First published in 2000, Dipesh Chakrabarty’s influential Provincializing Europe addresses the mythical figure of Europe that is often taken to be the original site of modernity in many histories of capitalist transition in non-Western countries. This imaginary Europe, Dipesh Chakrabarty argues, is built into the social sciences. The very idea of historicizing carries with it some peculiarly European assumptions about disenchanted space, secular time, and sovereignty. Measured against such mythical standards, capitalist transition in the third world has often seemed either incomplete or lacking. Provincializing Europe proposes that every case of transition to capitalism is a case of translation as well — a translation of existing worlds and their thought — categories into the categories and self-understandings of capitalist modernity. Now featuring a new preface in which Chakrabarty responds to his critics, this book globalizes European thought by exploring how it may be renewed both for and from the margins.
Dipesh Chakrabarty is the Lawrence A. Kimpton Distinguished Service Professor in History, South Asian Languages and Civilizations, and the College at the University of Chicago. He is the author of Rethinking Working-Class History: Bengal 1890-1940.
"Chakrabarty's work gives us a richer, more penetrating language to deal with modernity and the colonial encounter. . . . It is the ambiguity of Chakabarty's own position as both a critic and archivist of modernity that gives his study its poetic undertow and its intelligent irresponsibility."—Amit Chaudhuri, London Review of Books
"The great value of this book lies in Chakrabarty's exceptional ability to bring to light what constantly gets glossed over and forgotten when we can only speak the standard languages of the academy. To do this requires the kind of bilingual consciousness which can bring into illuminating relation Adam Smith and Tagore. Chakrabarty makes you regret that so few are capable of doing this with a high degree of eloquence and insight."—Charles Taylor, IWM Newsletter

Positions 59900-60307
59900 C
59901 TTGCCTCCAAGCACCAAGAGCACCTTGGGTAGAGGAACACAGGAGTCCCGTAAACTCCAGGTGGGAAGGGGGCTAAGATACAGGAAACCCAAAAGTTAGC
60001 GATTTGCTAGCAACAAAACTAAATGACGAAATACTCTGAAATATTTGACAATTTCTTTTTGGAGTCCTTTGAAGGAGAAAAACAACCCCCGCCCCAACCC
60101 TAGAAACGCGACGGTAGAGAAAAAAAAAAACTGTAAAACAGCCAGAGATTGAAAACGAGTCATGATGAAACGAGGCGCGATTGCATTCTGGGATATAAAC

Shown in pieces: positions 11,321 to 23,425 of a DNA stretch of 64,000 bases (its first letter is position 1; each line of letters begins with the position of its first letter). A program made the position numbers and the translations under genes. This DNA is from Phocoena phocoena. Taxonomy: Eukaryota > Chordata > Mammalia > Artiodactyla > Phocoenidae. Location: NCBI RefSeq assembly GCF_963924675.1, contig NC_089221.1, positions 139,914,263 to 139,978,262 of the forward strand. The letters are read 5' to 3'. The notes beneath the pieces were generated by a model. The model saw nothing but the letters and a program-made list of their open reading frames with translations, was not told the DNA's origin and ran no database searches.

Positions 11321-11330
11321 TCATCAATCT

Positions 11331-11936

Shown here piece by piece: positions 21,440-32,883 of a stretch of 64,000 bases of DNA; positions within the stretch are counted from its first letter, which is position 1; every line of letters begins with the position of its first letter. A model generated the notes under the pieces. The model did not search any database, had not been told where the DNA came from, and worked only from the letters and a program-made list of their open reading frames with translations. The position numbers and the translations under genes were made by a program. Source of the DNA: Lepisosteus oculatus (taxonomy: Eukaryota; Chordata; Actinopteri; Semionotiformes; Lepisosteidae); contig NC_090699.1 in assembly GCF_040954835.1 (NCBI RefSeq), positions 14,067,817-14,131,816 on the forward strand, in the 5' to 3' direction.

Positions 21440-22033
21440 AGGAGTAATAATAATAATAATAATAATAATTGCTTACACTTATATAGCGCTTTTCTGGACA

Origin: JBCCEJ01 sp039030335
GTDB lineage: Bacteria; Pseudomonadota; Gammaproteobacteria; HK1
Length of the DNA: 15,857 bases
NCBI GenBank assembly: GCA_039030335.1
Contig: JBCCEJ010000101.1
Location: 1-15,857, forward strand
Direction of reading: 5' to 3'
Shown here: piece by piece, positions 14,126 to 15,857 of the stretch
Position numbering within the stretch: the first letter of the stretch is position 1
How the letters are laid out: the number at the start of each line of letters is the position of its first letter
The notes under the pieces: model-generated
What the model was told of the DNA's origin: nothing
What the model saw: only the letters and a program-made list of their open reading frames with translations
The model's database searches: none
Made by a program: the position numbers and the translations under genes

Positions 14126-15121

"This masterful re-examination of rationality, universality, and difference in the postcolonial world should prove inspiring for serious historians of all lands."—Alice Ballard, Theory and Society
"A slow, detailed, careful reading of the author's positively provocative style will be rich in rewards, generating, in the reader's mind, new ideas with new questions pointing to interdisciplinary, inter-cultural research, dialogue. As a reference reading text, it is rich in direct and implied questions on intricate inter-cultural interactions, gaps in communication, etc. As a discourse on basic themes of socio-political modernism and cultural diversity, it is more a starting point than a store of conclusions on debate dealing with cardinal themes pointing to research in inter-cultural and intersocietal studies. His dialectic, constructive discourse is keen on generating lasting questions and not dogmatic, ephemeral answers."—Wahé H. Balekjian, Online Journal on International Constitutional Law
"[T]he analysis of the processes and mechanisms of destruction are well worth reading."—Joyce Apsel, Human Rights Review
"Giovanni Federico . . . has compiled an exhaustive and impressive array of historical socioeconomic data heretofore unavailable in one source. . . . One of the book's strengths is the remarkable level of detail and the carefully assembled historical data. It is a rare sort of book and Federico tells the story of agriculture in a very interesting way. His mastery of the subject is plainly visible throughout the book. . . . This is not a text that can be used in undergraduate courses; rather, it is an analysis of economic performance and the history of agriculture that should be core reading for advanced students of agriculture and researchers. It will be a major reference for the foreseeable future and should be on the shelf of every agricultural scientist and anyone else interested in the historical and economic aspects of agriculture."—Krishna Prasad Vadrevu, Development and Change